Keira Knightley and Zola


I’ll defend Keira Knightley. Even when she’s awful. That is, when she stars in awful movies. She reminds me of a female version of Tom Cruise who collects admirers and revilers in equal doses. She exudes elegance–and that voice of hers–executing the derisive, verbal fencing in period pieces with polysyllabic words sliding past full lips with grace as in Pride and Prejudice or The Duchess. Here’s a clip from the 2008 film The Duchess starring Ralph Fiennes as her lord and master, The Duke of Devonshire. Good acting or scene chewing? 

Surely you agree she wears period costumes as good as anyone? Even if you don’t like the films, she is beautiful to look at in Atonement, Madame Bovary, or even Love Actually. Let’s forget about the forgettable Pirates of the Caribbean series. I didn’t mind her opposite of wooden Clive Owen as Queen Guinevere, dirty and blue, biting and shooting at the Saxons in King Arthur (2011).

Instead, consider her recent choices from this decade, now half over. Knightley is diversifying and stretching herself as an actress, and I’m impressed with her recent efforts as Megan in Laggies (2014), Joan Clarke in The Imitation Game (Will she win an Oscar?), or daring to sing, and not bad at it, either, in Begin Again (2013). 

Keira’s devolution is her evolution. The more she relaxes and gives up the British stiff-upper-lip, the better her chances for blossoming out of the compost into something complicated and worth watching on the screen. With strong scripts, she’s a contender.

What’s this? She’s starring and making her Broadway début at the Roundabout Theatre in October, 2015? I’d like to see that!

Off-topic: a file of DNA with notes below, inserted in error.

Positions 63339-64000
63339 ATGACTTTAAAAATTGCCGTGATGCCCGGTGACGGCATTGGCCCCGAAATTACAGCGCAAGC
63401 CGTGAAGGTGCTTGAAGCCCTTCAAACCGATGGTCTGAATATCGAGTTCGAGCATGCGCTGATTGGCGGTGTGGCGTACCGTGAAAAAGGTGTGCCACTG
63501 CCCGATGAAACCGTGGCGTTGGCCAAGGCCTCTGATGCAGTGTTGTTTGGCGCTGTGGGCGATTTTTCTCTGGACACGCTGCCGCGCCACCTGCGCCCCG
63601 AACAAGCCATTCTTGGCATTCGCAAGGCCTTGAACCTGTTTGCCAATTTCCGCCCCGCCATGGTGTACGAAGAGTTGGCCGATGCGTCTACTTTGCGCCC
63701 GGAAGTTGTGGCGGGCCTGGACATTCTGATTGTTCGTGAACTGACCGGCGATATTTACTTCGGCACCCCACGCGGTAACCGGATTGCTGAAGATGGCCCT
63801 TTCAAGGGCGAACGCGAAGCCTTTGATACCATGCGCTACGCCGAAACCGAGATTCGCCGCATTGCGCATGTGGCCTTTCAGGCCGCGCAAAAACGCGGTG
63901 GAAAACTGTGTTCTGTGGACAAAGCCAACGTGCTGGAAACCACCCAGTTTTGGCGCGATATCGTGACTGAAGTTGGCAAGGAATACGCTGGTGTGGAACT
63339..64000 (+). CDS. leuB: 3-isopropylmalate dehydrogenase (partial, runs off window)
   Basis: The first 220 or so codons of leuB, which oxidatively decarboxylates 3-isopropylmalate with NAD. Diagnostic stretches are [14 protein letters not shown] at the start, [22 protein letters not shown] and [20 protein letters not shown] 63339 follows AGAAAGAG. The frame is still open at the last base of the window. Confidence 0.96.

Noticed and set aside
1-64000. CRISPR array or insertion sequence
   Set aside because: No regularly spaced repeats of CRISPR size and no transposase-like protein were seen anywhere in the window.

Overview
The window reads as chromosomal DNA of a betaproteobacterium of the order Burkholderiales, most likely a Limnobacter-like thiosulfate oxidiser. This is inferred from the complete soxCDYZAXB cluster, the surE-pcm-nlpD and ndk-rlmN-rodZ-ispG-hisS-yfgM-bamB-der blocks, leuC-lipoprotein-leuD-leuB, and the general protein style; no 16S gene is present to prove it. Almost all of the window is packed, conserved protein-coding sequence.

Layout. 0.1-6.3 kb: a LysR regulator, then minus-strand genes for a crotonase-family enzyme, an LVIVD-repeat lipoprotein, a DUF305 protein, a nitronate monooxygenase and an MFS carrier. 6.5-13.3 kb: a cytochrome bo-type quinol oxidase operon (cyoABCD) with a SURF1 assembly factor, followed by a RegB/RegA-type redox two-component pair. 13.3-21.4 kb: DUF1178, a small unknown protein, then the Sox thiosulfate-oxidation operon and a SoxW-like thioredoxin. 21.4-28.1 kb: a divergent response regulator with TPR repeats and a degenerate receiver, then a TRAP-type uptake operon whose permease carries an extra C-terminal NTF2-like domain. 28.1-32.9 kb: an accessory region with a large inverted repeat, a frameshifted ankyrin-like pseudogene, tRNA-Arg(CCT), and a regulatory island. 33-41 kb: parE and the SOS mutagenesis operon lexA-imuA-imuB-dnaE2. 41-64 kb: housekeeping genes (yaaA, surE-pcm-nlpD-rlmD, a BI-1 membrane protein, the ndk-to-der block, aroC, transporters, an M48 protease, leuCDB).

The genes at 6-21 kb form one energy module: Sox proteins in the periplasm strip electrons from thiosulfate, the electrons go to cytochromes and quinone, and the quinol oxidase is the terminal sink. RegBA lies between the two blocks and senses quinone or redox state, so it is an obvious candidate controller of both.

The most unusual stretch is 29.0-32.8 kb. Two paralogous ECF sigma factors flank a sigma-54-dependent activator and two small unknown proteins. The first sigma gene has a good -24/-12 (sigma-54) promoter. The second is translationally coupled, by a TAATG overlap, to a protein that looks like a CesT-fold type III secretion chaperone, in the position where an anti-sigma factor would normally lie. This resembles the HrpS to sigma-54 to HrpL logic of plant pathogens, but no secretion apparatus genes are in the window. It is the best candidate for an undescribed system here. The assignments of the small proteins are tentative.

I read the 1867 French novel, Thérèse Raquin, by Émile Zola ages ago and remember little of the plot other than a love triangle instigates passion, betrayal, and murder. What made the story interesting was Zola’s Naturalistic experiment to apply the principles of Medieval Four Humors  to characters. Like throwing dogs into a pit representing one of the four temperments to see what would happen, it’s an unhappy tale. Naturalistic stories usually are, are they not? I’m more familiar with American writers of Naturalism like two personal heroes, Stephen Crane and Jack London. Back to Keira. I’m happy to see she’s trying Broadway. However, if her character is melancholic, her lover Laurent is sanguine, her cousin/husband Camille is phlegmatic, and her aunt, the Madame is choleric, how grueling emotionally for Keira to play the title role.  We’ve seen Keira Knightley play troubled, suicidal characters before–I wonder how she will adapt to the stage?



 What do you think of Keira Knightley?  

43 thoughts on “Keira Knightley and Zola

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  1. I will forever defend Keira Knightley because she’s one of the most talented and versatile actresses working today! The hate she gets is ridiculous. I’ve likened her to Kristen Scott Thomas, another actress I adore, for the way she just exudes this naturalism. The way she moves her body is impeccably real.

    So, is she playing Therese on the stage? I know they just made the movie with Elizabeth Olsen and Jessica Lange…or was that last paragraph just about a role you’d love Knightley to take on?

    I see her winning an Oscar one day soon. She challenges herself, continues to work with interesting people and projects so I see it happening for her.

    1. Hi Andrew! Sorry, don’t know how I missed your comment; I would have responded sooner. Yay, you are a Knightley fan. I, too, love Kristen Scott Thomas. They could be mother and daughter as they share the same regal beauty with looks and words. There was a 2013 movie, maybe for TV? which starred Jessica Lange, but I have not seen in. Keira K. is performing the title role on Broadway this October. I would love to see a performance! I think her time will come as long as she keeps selecting films with strong scripts and opportunities for showing depth.